Living with Conflict: The Effect of Community Organizations, Economic Assets, and Mass Media Consumption on Migration During Armed Conflict.
Williams, Nathalie E.
AbstractThis dissertation is an examination of migration during armed conflict and the individual and community characteristics that shape this relationship. Although evidence consistently shows that conflict affects migration on an aggregate level, there is little theoretical or empirical work at the micro-level that addresses the individual- and community-level determinants that make people willing and able to migrate during conflict. To address this gap, I develop multi-dimensional theoretical models that analyze migration decisions at the individual level and the role of community organizations, employment and economic status, and consumption of mass media in systematically altering the way individuals react to armed conflict. Using the recent Maoist insurrection in Nepal as a case study, I empirically test these theoretical models with prospective survey data and detailed records of specific violent events. I find that specific violent events have different effects on migration, with gun battles increasing and bomb blasts decreasing the likelihood of migration. Within this context, community organizations can provide economic and social support that mitigates the influence of conflict on individuals’ lives. I find evidence that organizations such as markets, employers, farmers’ cooperatives, and religious institutions dampened the effect of violent events on migration. Economic indicators also moderated the conflict-migration relationship. Location specific characteristics that an individual could lose upon migration, such as employment and land ownership, decreased migration after any violent event. Conversely livestock, which are a more liquid asset, increased migration after violent events. Finally, results show that use of the mass media positively affected migration during the conflict, likely through the provision of information and influencing exaggerated perceptions of threat. Overall, this dissertation contributes to the academic literature through the construction and empirical testing of theoretical models of individual migration decisions during armed conflict. I demonstrate that individuals react to violence differently, depending upon their individual and community circumstances which affect their experience and perceptions of violence and the utility and ability to migrate away. I also demonstrate that detailed measurement of the specific events that constitute armed conflict is necessary to effectively study subsequent behaviors.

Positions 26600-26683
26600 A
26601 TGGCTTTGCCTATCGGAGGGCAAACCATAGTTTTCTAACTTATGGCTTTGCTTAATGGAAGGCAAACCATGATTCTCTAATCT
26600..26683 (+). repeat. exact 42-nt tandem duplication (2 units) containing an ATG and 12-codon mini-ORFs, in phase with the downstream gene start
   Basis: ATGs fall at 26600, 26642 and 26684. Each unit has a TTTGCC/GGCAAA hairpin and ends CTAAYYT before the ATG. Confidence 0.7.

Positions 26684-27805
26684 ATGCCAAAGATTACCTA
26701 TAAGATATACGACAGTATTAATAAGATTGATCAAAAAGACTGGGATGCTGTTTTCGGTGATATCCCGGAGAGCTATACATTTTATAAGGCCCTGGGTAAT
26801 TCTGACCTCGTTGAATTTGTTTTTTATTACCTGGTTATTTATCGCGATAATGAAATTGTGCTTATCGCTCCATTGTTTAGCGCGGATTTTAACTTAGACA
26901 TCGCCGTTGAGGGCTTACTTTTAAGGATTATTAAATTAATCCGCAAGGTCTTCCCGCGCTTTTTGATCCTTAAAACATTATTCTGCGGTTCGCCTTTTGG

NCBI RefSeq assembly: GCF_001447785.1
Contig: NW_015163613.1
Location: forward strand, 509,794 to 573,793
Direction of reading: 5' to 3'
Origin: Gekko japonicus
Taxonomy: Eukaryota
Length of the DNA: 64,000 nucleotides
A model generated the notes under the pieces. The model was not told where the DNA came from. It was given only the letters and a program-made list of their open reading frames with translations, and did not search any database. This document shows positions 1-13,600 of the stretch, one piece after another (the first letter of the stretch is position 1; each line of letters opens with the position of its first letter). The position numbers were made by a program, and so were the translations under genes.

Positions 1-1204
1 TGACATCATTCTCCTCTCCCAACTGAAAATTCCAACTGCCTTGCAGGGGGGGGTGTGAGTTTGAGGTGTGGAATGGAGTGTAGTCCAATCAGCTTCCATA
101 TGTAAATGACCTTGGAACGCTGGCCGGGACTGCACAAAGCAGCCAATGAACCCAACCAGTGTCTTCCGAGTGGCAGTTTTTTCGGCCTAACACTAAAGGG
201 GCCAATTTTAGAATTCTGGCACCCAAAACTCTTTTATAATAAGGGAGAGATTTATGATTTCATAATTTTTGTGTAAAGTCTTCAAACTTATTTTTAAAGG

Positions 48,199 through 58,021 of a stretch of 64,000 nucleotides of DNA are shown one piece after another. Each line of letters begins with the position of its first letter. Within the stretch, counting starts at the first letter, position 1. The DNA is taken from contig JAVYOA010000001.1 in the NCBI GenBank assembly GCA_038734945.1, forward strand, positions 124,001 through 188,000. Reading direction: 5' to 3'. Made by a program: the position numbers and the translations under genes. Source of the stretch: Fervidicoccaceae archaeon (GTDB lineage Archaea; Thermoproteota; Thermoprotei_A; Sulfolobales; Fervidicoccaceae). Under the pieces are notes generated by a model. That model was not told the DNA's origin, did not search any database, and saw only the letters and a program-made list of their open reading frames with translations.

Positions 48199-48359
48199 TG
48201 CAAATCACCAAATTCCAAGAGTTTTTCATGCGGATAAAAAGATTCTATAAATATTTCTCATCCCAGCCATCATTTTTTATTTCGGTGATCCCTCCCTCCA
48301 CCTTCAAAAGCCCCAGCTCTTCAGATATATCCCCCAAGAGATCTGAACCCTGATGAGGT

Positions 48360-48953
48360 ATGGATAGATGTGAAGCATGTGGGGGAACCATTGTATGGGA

MigrationArmed ConflictNepalMass MediaCommunity OrganizationsLand Ownership
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